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Opening Arguments

Bad science, bad theology

Intelligent design has been roundly -- and rightly -- criticized for being bad science. David Darlington at In the Agora makes the valid point that it is also bad religion (or at least incomplete theology):

The god of Intelligent Design is not even an identifiably Christian god. Any religion that posits the existence of a supernatural creator-being can fit under its umbrella. At best, Intelligent Design represents a warmed-over deism, with an eternal watchmaker god.

With ID, all you're saying is that the universe is too intricate to have happened by chance. The "designer" can be anything or anybody. The designers could be, as postulated by Curtis Berndt, in a guest column for our editorial page, space aliens. And, of course, there is growing sentiment for the Flying Spaghetti Monster. Those who keep trying to get religion into the science classroom by way of intelligent design might be dismayed by what they end up with.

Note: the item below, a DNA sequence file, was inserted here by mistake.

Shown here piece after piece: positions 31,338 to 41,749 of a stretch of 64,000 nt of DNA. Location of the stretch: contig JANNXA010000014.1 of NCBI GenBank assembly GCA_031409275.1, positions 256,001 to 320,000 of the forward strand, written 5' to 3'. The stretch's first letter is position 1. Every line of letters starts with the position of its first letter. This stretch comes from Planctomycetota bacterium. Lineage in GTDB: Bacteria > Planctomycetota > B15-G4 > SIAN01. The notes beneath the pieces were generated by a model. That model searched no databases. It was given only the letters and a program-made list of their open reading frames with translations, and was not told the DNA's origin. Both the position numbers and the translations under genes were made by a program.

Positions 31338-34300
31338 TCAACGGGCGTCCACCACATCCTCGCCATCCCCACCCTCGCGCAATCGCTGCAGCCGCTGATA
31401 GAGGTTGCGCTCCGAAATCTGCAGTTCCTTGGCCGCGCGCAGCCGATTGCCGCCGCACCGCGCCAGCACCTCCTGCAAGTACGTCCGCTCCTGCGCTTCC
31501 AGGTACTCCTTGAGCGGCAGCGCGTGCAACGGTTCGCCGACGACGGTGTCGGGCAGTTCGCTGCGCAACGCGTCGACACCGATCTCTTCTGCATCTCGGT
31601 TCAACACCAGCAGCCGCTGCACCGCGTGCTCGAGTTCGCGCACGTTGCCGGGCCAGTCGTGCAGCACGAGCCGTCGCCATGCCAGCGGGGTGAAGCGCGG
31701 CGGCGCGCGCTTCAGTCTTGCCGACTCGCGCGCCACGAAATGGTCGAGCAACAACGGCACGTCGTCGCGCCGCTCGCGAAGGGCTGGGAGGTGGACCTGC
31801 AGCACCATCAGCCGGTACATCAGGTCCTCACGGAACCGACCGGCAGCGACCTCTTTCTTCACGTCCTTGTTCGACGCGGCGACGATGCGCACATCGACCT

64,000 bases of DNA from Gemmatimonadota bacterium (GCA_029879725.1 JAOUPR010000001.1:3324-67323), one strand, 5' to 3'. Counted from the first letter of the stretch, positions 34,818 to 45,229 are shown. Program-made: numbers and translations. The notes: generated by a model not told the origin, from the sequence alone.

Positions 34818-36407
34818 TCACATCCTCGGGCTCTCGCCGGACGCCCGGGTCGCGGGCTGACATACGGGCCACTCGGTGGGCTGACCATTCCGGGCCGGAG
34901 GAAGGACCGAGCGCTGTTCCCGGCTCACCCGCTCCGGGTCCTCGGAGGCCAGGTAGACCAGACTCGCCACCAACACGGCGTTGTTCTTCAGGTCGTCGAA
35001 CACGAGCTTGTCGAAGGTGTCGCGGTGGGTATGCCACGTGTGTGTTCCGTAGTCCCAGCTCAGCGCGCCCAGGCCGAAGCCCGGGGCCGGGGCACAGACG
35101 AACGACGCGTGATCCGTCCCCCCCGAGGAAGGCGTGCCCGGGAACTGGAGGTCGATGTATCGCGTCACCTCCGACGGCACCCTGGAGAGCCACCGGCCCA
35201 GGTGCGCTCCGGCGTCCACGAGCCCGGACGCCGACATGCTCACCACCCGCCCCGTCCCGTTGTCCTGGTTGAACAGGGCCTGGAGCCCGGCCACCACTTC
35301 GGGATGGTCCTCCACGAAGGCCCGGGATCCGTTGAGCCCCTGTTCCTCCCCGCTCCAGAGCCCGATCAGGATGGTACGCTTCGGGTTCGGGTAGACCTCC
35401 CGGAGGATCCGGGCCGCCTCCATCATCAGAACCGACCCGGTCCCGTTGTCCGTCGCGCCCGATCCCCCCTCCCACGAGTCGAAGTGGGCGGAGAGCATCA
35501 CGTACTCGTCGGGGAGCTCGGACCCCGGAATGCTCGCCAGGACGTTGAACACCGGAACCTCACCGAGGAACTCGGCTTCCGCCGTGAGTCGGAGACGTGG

(Joe Weiler, who used to be the executive editor here, always warned about the use of humor. No matter how outrageous you make a parody, he would say, there are some people who won't get the joke and will try to argue with you as if you had made a serious point. You need look no further for proof than the fact that Berndt's space-alien satire column has been linked to by some UFO sites. Come to think of it, "bad science" and "poor theology" is the intersection where UFOlogy is spawned.)